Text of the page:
Lanning Plays With Fire, Duck Fans Get Burned

Charles Fischer, Mr. FishDuck Editorials

I should have written this article a month ago when I first felt strongly about it, but at the time I did not want to be a buzz-kill for Oregon fans. Coaches Dan Lanning and Kenny Dillingham have done some wonderful things at Oregon, and I believe in their upside…but they are making some reckless in-game decisions. Oregon fans along with the team will suffer the consequences, and I set aside my new fascination with the Pac-12 Area Code collectibles and the Pac-12 Football Championship Game Grand Prize Drawing to call attention to some extraordinarily poor judgement.

Can we agree that we all make decisions differently at age 56 than at age 36? Goodness knows the young have no fear, as they have not experienced enough of life to fully recognize all the risks and consequences on so many from flippant decisions. I’ve had season tickets as long as Lanning or Dillingham have been alive. Both know a ton more football than I, but neither has experienced the devastation of a lost season as we Duck fans have.

When Bo Nix pulled the ball on 4th-and-two versus UCLA on our side of the field and then faced two Bruin defenders cutting off his running lanes–my heart was in my throat. What in the world were he and the coaches thinking? Granted, he juked one defender and knifed past another for the first down–but while everyone cheered I was shaking my head at the low-percentage play. So much of what Lanning and Dillingham base their game plan upon is high percentage, and then at times–they simply get impulsive–as 30-something-year-old men are prone to do.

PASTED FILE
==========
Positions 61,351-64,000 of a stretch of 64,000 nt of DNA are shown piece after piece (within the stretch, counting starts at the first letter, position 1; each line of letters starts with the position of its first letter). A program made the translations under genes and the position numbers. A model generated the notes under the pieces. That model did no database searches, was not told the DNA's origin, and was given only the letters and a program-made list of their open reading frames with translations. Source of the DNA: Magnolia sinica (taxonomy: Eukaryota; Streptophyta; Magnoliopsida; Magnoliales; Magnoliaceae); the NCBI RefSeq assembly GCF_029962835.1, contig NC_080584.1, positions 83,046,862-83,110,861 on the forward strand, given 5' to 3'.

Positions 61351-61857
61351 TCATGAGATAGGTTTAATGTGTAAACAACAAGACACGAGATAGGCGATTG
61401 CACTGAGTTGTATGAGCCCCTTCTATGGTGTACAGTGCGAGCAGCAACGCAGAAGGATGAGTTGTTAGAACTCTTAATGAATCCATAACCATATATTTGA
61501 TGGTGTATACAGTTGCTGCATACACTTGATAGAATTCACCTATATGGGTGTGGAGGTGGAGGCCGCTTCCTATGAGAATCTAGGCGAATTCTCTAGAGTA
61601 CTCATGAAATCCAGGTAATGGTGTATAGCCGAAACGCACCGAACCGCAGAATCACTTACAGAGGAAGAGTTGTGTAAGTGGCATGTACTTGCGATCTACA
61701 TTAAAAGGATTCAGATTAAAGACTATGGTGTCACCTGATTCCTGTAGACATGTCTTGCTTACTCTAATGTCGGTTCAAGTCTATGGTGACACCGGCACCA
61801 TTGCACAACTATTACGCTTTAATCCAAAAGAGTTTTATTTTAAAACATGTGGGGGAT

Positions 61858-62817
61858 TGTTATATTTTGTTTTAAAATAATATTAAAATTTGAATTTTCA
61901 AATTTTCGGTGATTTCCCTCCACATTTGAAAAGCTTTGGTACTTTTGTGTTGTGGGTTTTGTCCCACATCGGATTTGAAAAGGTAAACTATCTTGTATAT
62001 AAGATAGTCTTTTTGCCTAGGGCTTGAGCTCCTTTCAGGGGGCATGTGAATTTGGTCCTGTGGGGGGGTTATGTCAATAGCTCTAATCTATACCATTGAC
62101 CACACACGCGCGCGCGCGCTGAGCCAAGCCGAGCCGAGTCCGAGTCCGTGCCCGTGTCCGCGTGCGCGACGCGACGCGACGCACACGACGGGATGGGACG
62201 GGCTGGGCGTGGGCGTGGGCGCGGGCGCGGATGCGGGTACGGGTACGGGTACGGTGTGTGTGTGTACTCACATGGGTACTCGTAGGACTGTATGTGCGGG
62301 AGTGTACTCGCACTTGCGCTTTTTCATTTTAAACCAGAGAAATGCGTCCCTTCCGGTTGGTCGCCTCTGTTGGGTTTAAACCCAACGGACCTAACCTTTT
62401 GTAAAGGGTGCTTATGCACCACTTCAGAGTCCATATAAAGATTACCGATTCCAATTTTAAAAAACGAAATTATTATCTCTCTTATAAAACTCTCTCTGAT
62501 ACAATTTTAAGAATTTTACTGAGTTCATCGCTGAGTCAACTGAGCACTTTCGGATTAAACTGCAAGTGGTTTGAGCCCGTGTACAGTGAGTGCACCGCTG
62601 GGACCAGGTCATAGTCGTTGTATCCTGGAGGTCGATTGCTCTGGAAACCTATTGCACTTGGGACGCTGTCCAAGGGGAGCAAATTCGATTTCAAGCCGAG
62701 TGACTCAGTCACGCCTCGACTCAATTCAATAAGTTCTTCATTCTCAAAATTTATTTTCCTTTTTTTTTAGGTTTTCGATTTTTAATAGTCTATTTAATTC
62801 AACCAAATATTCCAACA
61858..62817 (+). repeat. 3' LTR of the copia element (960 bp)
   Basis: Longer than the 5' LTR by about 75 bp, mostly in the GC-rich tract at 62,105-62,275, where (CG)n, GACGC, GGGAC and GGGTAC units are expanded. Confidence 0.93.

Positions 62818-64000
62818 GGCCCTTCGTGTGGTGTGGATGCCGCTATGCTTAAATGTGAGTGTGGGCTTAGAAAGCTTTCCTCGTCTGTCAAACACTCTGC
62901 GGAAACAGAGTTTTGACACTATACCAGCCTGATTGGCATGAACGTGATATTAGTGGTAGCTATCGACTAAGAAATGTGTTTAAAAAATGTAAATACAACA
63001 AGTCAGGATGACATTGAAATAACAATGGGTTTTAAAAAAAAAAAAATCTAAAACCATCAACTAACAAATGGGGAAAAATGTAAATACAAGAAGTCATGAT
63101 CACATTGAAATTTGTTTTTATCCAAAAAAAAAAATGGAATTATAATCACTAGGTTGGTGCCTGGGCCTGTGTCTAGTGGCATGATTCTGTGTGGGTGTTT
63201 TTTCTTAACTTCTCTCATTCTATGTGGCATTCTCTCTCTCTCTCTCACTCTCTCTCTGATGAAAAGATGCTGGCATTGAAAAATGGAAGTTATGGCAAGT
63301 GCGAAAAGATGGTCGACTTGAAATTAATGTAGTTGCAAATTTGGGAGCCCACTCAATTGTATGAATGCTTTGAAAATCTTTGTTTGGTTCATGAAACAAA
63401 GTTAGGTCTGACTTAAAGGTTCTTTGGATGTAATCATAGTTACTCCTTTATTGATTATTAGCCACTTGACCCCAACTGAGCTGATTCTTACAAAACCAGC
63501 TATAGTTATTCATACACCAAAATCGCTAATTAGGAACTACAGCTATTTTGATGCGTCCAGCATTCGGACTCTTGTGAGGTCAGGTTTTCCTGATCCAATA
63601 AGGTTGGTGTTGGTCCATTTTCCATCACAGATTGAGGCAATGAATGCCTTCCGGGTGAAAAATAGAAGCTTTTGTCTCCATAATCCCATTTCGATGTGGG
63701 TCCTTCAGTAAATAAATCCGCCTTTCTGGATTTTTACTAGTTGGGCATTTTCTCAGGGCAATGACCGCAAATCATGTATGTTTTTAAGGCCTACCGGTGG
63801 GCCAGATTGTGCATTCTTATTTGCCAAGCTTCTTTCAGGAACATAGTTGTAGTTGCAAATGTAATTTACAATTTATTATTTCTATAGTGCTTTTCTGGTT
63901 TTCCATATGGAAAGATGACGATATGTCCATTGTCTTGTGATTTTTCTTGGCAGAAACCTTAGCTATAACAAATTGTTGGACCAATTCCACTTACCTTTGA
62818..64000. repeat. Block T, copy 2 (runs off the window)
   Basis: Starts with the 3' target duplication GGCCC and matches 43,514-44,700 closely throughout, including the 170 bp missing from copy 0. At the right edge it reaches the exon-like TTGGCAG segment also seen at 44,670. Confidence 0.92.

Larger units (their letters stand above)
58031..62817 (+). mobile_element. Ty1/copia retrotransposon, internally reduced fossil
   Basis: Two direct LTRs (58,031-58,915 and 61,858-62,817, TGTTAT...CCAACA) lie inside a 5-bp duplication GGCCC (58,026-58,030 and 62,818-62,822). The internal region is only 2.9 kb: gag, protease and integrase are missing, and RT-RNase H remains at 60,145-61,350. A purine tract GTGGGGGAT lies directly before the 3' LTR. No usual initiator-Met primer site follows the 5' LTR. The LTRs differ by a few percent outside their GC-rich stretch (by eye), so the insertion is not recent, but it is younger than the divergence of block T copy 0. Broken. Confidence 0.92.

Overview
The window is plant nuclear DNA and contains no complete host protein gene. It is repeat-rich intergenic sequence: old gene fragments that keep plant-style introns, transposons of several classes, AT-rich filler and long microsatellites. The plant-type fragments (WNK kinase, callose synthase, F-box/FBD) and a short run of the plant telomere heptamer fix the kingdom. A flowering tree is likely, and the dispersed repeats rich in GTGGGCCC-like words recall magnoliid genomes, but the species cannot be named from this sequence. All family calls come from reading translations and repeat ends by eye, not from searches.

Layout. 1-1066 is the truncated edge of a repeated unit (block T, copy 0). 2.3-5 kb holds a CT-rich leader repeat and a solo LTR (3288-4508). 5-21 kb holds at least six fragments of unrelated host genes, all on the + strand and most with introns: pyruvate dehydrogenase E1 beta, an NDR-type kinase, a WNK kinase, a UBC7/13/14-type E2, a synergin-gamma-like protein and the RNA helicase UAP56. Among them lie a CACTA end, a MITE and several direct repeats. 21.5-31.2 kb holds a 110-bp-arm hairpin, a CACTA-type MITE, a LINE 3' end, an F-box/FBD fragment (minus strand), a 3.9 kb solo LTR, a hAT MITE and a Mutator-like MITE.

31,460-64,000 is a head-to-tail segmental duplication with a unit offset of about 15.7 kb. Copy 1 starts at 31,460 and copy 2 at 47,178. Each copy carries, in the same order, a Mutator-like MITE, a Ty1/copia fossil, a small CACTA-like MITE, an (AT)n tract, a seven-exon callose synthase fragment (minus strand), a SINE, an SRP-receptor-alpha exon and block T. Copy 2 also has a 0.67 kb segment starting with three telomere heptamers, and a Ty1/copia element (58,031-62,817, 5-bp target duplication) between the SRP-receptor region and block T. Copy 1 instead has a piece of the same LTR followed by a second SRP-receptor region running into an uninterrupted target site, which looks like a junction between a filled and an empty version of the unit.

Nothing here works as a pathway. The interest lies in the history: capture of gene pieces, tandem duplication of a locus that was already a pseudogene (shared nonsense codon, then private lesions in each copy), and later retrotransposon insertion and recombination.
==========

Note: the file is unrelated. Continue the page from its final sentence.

Is trying to convert a fourth down on your own 34 yard line against a loaded box with a reserve quarterback a high percentage play? No! This goes beyond looking at the analytics or blustering to each other, “let’s go for it.” Experienced coaches such as Mike Bellotti would take in the entire scenario, the game conditions and all other factors to arrive at a calculated decision. Or if you have been a head coach ten times longer than your opponent, as Kalen DeBoer was, you let the opposing rookie coach make the mistake.

The odds of converting an onside kick is only 24%. If you have not done it before–you can catch the opposing team napping, as we did the Bruins. But when you’ve already shown it, teams can prepare for it, and when teams prepare for it the average of success reverts to the mean. Said DeBoer after the game, “we were ready for it.” Sure enough, the Huskies pounced on the ball in plus territory and kicked a field goal that ended up being the winning margin in the Ducks’ 37-34 season-altering loss. Add to this last week’s attempt at a Ty Thompson reverse to start the second half against Utah, and you see an unsettling trend of our young-gun coaches lacking the wisdom to keep things holstered.